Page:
How to Freeze Zucchini

by John Staughton (BASc, BFA) last updated -

If you don’t know how to freeze zucchini, you might end up wasting a surplus harvest and be missing this ingredient in your winter recipes.

How to Freeze Zucchini?

Before you can put zucchini in the freezer, you need to prepare it for the freezing process. First, blanch your zucchini. Begin by washing the zucchini thoroughly and then drying the outer skin to remove any dirt, grit or excess toxins, such as herbicides or pesticides. Then, slice or cube the zucchini as you might for a recipe.

Bring a large pot of water to boil and then dump the sliced zucchinis into the water. However, only leave them in the boiling water for about 60 seconds. Immediately remove them and place them in a bowl of cold water. This process is called blanching and will prevent the zucchini from becoming mushy and limp after you defrost them. The consistency will be slightly softer, but there should still be some crunch that remains. That being said, it is important to minimize the time between removing the zucchini from the cold water and putting them in the freezer. [1]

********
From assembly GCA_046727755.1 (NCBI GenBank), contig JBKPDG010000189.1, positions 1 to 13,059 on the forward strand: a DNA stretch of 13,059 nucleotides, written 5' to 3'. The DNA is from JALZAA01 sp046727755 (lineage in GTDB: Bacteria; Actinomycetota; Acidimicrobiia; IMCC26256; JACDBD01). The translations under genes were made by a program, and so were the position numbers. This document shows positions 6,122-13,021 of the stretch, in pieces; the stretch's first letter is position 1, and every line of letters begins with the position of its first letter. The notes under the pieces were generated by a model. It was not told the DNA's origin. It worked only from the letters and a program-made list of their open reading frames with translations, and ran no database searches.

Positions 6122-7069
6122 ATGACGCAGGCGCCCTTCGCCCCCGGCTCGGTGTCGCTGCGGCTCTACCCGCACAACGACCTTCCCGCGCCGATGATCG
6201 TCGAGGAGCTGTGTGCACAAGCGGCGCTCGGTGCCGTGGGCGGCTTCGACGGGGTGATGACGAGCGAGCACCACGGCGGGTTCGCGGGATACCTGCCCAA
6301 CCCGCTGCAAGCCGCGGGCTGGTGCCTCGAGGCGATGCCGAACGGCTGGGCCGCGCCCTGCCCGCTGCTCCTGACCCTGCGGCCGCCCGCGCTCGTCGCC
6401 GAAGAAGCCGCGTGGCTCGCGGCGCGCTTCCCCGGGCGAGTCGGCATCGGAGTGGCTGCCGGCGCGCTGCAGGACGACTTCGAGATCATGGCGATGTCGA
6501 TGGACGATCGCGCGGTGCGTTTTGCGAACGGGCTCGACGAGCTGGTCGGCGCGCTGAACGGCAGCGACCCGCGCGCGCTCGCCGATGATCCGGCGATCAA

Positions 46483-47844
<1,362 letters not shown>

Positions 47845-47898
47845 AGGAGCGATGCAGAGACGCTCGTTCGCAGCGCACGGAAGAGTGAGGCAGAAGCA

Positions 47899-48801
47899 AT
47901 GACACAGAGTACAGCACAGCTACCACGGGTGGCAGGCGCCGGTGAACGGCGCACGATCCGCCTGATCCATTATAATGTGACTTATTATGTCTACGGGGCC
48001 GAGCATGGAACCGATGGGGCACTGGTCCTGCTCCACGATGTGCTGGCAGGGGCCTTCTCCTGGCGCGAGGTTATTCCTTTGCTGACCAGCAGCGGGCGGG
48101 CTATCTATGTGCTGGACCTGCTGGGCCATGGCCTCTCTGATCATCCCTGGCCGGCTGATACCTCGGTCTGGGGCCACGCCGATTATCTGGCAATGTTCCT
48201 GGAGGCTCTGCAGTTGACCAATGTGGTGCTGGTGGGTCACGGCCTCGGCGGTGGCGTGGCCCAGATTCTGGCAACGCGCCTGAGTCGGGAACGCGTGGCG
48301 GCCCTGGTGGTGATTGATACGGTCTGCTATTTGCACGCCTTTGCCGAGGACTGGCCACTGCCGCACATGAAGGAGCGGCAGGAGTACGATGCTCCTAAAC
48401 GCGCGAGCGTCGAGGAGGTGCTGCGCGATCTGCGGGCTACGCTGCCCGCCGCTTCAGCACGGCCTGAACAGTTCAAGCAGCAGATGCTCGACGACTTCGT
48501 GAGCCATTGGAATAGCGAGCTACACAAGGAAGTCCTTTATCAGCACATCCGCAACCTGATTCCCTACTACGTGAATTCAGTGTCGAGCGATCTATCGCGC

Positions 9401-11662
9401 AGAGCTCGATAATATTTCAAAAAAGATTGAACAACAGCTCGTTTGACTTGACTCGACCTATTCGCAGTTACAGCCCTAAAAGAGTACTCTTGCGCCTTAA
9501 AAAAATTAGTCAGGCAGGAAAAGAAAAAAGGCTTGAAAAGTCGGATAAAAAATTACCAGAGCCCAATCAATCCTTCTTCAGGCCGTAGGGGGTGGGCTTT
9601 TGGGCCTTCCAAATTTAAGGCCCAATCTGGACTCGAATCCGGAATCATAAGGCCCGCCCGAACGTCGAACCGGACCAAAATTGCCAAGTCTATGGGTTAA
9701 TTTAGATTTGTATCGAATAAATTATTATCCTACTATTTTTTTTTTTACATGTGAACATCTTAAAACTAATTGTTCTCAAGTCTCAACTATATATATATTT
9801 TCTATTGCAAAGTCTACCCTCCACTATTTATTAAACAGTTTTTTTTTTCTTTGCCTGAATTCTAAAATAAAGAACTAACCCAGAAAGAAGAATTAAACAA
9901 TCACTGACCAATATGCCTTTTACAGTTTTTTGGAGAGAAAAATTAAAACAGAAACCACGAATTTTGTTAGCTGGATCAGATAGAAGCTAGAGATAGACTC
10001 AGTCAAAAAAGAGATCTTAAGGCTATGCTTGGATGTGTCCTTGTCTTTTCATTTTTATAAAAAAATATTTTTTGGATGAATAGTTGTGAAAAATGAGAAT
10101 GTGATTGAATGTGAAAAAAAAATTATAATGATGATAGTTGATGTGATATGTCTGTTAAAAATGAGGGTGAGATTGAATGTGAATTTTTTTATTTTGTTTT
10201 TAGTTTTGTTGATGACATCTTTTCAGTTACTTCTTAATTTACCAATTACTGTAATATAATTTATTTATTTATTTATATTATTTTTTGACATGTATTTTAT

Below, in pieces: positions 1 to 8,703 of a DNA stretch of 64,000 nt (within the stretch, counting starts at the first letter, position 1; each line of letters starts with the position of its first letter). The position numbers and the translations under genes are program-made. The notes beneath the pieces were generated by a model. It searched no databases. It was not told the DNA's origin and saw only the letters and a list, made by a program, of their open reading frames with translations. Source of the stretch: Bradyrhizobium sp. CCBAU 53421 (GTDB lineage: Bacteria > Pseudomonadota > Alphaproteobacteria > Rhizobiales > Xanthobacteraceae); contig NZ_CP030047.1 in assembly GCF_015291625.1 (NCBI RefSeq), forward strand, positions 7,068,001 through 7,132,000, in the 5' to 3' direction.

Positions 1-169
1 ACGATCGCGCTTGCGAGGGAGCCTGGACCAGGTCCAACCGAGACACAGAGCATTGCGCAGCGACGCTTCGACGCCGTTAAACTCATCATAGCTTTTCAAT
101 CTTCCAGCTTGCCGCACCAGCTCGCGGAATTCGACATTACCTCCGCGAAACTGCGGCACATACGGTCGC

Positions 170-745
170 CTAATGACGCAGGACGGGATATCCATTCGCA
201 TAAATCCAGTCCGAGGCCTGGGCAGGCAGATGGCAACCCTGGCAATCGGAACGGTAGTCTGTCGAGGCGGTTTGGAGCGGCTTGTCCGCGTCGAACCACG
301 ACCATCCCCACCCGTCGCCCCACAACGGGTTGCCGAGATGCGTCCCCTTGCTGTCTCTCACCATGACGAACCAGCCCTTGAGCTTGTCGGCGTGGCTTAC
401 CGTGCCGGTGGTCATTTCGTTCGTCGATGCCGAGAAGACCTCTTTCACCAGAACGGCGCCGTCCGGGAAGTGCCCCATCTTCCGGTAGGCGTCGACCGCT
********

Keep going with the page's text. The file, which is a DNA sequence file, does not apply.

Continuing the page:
Frozen zucchini in a bowl

Zucchini can be added to pasta, salads, sandwiches and more. Photo Credit: Shutterstock

After pulling the zucchini from the cold water lay them out on a towel or dry them in a salad spinner. Next, keep the blanched zucchini pieces on a cookie sheet lined with wax paper and place them in the freezer. Allow the zucchini about 1-2 hours to thoroughly freeze before re-packaging them in a freezer bag.

When you are ready to use your frozen zucchini, simply scoop out what you need from the freezer bag; since you froze them first on a cookie sheet, they shouldn’t clump together. Unlike other frozen vegetables, however, you don’t need to steam or boil them before using in a recipe. Simply throw them into stir-fries and other vegetable preparations. According to a report in Elsevier’s Journal of Food Composition and Analysis, frozen produce may be more nutritious than its 5-day fresh-stored counterpart because fresh vegetables tend to lose their nutritional content over time during refrigerated storage. [2] Protection Status
About the Author

John Staughton is a traveling writer, editor, publisher and photographer with English and Integrative Biology degrees from the University of Illinois in Champaign-Urbana (USA). He co-founded the literary journal, Sheriff Nottingham, and now serves as the Content Director for Stain’d Arts, a non-profit based in Denver, Colorado. On a perpetual journey towards the idea of home, he uses words to educate, inspire, uplift and evolve.

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